Jamaica Gleaner | Sunday October 19, 2008
Two Caribbeans emerge at EPA signing
After months of argument and eleventh-hour confusion, the Economic Partnership Agreement (EPA) between Europe and Cariforum was signed in Barbados on October 15.
Guyana did not attend but is believed likely to sign in Brussels sometime before October 31, while Haiti has indicated that it will do so as soon as its remaining concerns can be addressed.
A little over a week before the formal ceremony, Guyana had proposed the introduction of a joint declaration between the European Commission (EC) and Cariforum.
This was intended to address shortcomings that Guyana said it had belatedly identified.
After an intense discussion, an amended text acceptable to the EC and Cariforum was arrived at that contained language requiring a review of the EPA after five years and words that relate to the precedence of the Treaty of Chaguaramas over the EPA.
Despite this, it remained unclear up to the night before the signing whether the Guyanese government would attend or accede to the treaty.
As a consequence, meetings involving Cariforum and the EC were still taking place on legal and procedural issues the night before the event.
In government circles in parts of the region and Europe, Guyanas stance is thought to originate in domestic political considerations although to be fair, Guyana has suggested that it sought a declaration because of what it saw as fatal, flaws in the text that were likely to be damaging to its interests and those of other Caricom states.
However, irrespective of its motivation, Guyanas decision to seek a joint declaration after all heads of government had more than once agreed to proceed with the EPA and following months of public debate, may have longer-term implications.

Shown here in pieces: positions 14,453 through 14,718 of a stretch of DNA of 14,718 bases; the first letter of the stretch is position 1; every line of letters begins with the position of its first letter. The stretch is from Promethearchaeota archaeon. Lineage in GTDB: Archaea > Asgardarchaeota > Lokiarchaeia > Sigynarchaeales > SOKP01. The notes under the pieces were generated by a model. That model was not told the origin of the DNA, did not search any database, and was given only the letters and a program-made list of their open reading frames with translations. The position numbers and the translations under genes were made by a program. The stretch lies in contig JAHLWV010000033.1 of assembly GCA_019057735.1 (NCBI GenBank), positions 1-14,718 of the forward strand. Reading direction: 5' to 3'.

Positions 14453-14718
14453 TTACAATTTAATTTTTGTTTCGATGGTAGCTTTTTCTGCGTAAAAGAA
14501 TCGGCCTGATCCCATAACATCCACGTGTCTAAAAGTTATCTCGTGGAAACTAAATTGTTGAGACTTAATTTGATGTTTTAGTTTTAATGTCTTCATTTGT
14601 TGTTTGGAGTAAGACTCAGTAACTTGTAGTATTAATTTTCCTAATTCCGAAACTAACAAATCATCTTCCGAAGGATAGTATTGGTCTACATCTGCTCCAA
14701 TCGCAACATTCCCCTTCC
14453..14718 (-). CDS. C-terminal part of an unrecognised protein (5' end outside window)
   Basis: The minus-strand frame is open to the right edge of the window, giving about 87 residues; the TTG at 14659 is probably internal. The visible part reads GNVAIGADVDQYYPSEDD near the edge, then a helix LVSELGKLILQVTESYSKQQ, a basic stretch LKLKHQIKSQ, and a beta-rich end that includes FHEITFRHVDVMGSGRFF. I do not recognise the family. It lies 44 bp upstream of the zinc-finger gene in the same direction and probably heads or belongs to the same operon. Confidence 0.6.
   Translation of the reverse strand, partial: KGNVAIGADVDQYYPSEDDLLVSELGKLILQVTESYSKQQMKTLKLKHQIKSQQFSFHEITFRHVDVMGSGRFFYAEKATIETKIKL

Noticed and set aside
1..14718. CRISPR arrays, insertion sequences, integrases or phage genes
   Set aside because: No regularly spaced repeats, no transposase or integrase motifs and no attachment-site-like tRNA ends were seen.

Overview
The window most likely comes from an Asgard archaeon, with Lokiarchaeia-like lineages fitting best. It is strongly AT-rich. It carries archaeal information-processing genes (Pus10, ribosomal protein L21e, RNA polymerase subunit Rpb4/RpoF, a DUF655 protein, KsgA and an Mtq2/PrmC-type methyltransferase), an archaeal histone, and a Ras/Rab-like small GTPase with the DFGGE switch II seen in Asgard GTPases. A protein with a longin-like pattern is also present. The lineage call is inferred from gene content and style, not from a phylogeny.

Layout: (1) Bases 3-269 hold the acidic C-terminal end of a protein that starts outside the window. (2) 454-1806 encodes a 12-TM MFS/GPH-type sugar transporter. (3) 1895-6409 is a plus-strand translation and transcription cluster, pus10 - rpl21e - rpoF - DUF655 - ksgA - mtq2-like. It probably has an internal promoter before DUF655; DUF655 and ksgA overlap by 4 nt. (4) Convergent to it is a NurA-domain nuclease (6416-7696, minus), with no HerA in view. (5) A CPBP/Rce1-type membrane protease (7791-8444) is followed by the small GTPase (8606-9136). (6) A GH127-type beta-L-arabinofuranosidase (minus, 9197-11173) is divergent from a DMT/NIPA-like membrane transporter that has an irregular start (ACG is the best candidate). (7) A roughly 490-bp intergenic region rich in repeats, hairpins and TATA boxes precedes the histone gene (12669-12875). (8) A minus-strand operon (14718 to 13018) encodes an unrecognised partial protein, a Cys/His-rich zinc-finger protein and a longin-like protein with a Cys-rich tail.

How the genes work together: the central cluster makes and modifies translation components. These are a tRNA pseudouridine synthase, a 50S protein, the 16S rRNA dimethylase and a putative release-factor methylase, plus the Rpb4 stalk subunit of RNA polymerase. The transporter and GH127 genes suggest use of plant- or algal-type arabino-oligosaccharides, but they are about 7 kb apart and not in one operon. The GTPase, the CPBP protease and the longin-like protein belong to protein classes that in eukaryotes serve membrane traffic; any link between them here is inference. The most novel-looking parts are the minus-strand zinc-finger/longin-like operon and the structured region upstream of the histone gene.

Frustration at Guyanas approach
Speaking to some senior political figures from the region before and at the signing, they made clear their frustration at Guyanas approach and their concern about the implications for regional decision making. The late intervention has also left Europe at the highest levels with serious doubts about Guyanas longer-term intentions in respect of the EPA and serious questions about the viability of the regional integration process.
In contrast, Haitis decision to delay was more prosaic and due to continuing reservations over some of the EPAs provisions relating to regional preference, especially in relation to the Dominican Republic, development aid and tariff levels.
The government in Port-au-Prince also indicated recent hurricanes had delayed completion of public and private-sector consultations.
However, since Haiti already benefits under the Everything but Arms initiative and has free goods access to European markets as a Least Developed Country (LDC), the EC has made clear that it has up to 2010 to negotiate before signing the EPA.
Caustic debate on signing
But more broadly, the caustic debate in the run-up to signing and the event itself have made almost tangible a sense that two Caribbeans were emerging.
Setting aside the character assassination, suggestions that Caribbean heads had agreed a flawed document, letters questioning the role of senior figures and damaging inter-institutional rivalry, what is clear is that a more fundamental philosophical divide has emerged in the context of the EPA over the direction in which the region and its integration process is headed.